Where else can you read about the changing fire fee boundaries in El Dorado Hills and Cameron Park? Even Board of Equalization Member George Runner quotes the Mountain Democrat on those articles.
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Or how about the multi-million dollar mom?
You may get tired of reading about the Gang of Three and their policy manual mania at the Georgetown Divide Public Utility District, but you can’t say you haven’t been informed.
You may hate your water bill from the El Dorado Irrigation District, but we guarantee you’ll be informed about what the district is spending your money on.
The homeless camp, a fancy new fire ladder truck, the “Bones” author, the best prep downhill skier in the state goes to Ponderosa High School, the grand jury is dissolved and a prominent person is suspected of embezzlement are more stories to read.
You’ll only read stories like that in the Mountain Democrat. Sometimes TV stations will pick up our stories by watching for Tweets from our Website. But it all starts here at our Broadway office and will continue when we move to our new Placerville Drive building.
A survey of community newspaper readers recently conducted for the National Newspaper Association showed that 71 percent of respondents read a community newspaper at least once a week and 96 percent paid for their paper rather than waiting for someone to leave an already read copy on a coffee shop counter. And 75 percent read all or most of their newspaper.
The split on surveyed readers was 52 percent being daily newspaper readers and 48 percent readers of non-daily newspapers like the Mountain Democrat. The circulation of papers surveyed ranged from about 300 to 15,000.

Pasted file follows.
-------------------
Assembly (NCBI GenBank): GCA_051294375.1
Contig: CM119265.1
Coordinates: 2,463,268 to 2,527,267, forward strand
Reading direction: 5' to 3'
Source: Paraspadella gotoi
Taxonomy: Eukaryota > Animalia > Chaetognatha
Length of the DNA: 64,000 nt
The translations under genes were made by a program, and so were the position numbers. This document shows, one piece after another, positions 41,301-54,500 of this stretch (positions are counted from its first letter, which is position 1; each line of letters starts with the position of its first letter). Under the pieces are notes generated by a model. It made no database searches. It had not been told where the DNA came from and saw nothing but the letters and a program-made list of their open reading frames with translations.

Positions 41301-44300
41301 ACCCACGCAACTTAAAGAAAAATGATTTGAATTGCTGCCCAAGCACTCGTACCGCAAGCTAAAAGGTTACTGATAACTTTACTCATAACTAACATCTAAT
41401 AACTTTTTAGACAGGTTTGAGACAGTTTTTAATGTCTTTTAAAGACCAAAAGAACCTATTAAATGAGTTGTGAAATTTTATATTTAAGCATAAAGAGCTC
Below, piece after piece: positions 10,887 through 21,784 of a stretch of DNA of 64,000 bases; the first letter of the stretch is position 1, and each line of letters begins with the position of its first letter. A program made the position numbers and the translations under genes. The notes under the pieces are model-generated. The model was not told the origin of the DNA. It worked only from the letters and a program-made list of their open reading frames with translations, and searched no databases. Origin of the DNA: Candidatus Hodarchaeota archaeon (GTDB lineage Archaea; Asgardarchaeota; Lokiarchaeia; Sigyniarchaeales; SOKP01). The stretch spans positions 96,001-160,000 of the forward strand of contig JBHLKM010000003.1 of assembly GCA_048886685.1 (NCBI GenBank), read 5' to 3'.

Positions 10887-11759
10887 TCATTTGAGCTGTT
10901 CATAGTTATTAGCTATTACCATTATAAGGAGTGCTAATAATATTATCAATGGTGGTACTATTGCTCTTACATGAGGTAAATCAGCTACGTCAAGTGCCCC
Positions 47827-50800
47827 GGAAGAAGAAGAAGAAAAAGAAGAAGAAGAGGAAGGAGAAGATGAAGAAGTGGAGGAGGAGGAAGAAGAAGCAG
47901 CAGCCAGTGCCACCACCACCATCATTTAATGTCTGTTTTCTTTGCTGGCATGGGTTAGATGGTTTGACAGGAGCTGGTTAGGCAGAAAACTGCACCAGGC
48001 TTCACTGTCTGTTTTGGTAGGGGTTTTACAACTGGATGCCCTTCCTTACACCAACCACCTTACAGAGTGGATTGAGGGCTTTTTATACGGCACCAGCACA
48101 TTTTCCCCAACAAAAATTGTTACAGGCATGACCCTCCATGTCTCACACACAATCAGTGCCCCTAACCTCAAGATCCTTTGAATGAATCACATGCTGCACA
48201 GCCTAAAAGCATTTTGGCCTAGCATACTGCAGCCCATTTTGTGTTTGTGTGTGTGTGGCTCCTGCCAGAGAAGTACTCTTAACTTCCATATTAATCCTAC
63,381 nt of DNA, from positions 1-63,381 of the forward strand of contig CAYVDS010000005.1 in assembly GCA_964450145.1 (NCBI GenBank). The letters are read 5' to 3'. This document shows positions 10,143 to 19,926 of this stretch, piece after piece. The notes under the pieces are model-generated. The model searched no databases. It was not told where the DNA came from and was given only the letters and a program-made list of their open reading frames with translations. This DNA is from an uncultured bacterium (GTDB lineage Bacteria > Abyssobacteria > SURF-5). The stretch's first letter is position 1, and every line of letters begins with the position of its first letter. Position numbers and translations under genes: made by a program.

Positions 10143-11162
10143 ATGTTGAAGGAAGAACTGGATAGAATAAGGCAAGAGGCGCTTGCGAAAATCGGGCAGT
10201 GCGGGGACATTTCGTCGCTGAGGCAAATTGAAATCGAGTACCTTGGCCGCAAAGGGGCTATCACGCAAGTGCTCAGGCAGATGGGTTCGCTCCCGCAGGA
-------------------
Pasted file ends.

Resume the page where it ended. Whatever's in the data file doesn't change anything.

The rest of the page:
Some people read most of the paper at one sitting, but the survey found that 43.8 percent keep their newspaper for more than 10 days.
Without using a wire service we fill our paper with staff written stories and important items sent into us. The survey found 77.4 percent read the paper for local news and information. And you can’t beat Bob Billingsley’s Back Fence column for being chock full of information.
The national survey, conducted by the Reynolds Journalism Institute at the University of Missouri School of Journalism also found that in households with children between the ages of 11 and 21 these subscribers saw 18 percent of the youngsters read the paper. Our bet is they read the sports page and the comics.
“The numbers are self-evident. They indicate the level of connectedness people have with their community newspaper,” said NNA President Merle Baranczyk. “From year to year, the studies have shown that people believe in their local papers, for the news they need and the advertising they rely on.”
Some other items from the survey included 92 percent of the readers thought local papers were informative, 75 percent agreed they were entertaining and 84 percent looked forward to reading the newspapers. And 46 percent “used the newspapers for their political and voting positions.”
We have had a Website since 1994, and now with a commentary section that part of the Website seems to have attracted an elevated level of interest. But the survey found that 49 percent (up from 48 percent in 2011) reported they “never” read local news online. People may get their national news from the Internet, but nearly half still like to get their local news in the printed form. It’s easier to read the stories and ads, put the paper down and return to it later. Though 59 percent will go online to seek out specific stories.
Community newspapers like the Mountain Democrat is where it’s happening. It is a formula that has worked here for 162 years. It’s the reason we are the oldest newspaper in the West.